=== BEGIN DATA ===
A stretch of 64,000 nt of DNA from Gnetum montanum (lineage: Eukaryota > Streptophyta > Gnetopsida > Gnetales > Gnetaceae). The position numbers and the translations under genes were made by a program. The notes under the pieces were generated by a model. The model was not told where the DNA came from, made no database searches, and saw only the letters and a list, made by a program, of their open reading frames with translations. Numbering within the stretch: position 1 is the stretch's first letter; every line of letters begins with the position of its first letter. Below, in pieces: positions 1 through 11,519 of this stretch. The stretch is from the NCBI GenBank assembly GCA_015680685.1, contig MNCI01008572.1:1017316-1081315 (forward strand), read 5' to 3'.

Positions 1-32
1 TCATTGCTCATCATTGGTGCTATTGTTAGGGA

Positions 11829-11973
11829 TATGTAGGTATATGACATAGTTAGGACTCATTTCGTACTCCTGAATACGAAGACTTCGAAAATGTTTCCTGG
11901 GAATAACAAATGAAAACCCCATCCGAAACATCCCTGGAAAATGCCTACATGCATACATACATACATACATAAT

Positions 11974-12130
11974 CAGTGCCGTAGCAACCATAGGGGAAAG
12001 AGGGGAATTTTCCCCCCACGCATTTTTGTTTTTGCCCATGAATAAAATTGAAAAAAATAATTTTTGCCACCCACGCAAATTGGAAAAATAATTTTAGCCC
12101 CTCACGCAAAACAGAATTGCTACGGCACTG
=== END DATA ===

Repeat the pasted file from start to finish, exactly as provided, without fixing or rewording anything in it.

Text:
A stretch of 64,000 nt of DNA from Gnetum montanum (lineage: Eukaryota > Streptophyta > Gnetopsida > Gnetales > Gnetaceae). The position numbers and the translations under genes were made by a program. The notes under the pieces were generated by a model. The model was not told where the DNA came from, made no database searches, and saw only the letters and a list, made by a program, of their open reading frames with translations. Numbering within the stretch: position 1 is the stretch's first letter; every line of letters begins with the position of its first letter. Below, in pieces: positions 1 through 11,519 of this stretch. The stretch is from the NCBI GenBank assembly GCA_015680685.1, contig MNCI01008572.1:1017316-1081315 (forward strand), read 5' to 3'.

Positions 1-32
1 TCATTGCTCATCATTGGTGCTATTGTTAGGGA

Positions 11829-11973
11829 TATGTAGGTATATGACATAGTTAGGACTCATTTCGTACTCCTGAATACGAAGACTTCGAAAATGTTTCCTGG
11901 GAATAACAAATGAAAACCCCATCCGAAACATCCCTGGAAAATGCCTACATGCATACATACATACATACATAAT

Positions 11974-12130
11974 CAGTGCCGTAGCAACCATAGGGGAAAG
12001 AGGGGAATTTTCCCCCCACGCATTTTTGTTTTTGCCCATGAATAAAATTGAAAAAAATAATTTTTGCCACCCACGCAAATTGGAAAAATAATTTTAGCCC
12101 CTCACGCAAAACAGAATTGCTACGGCACTG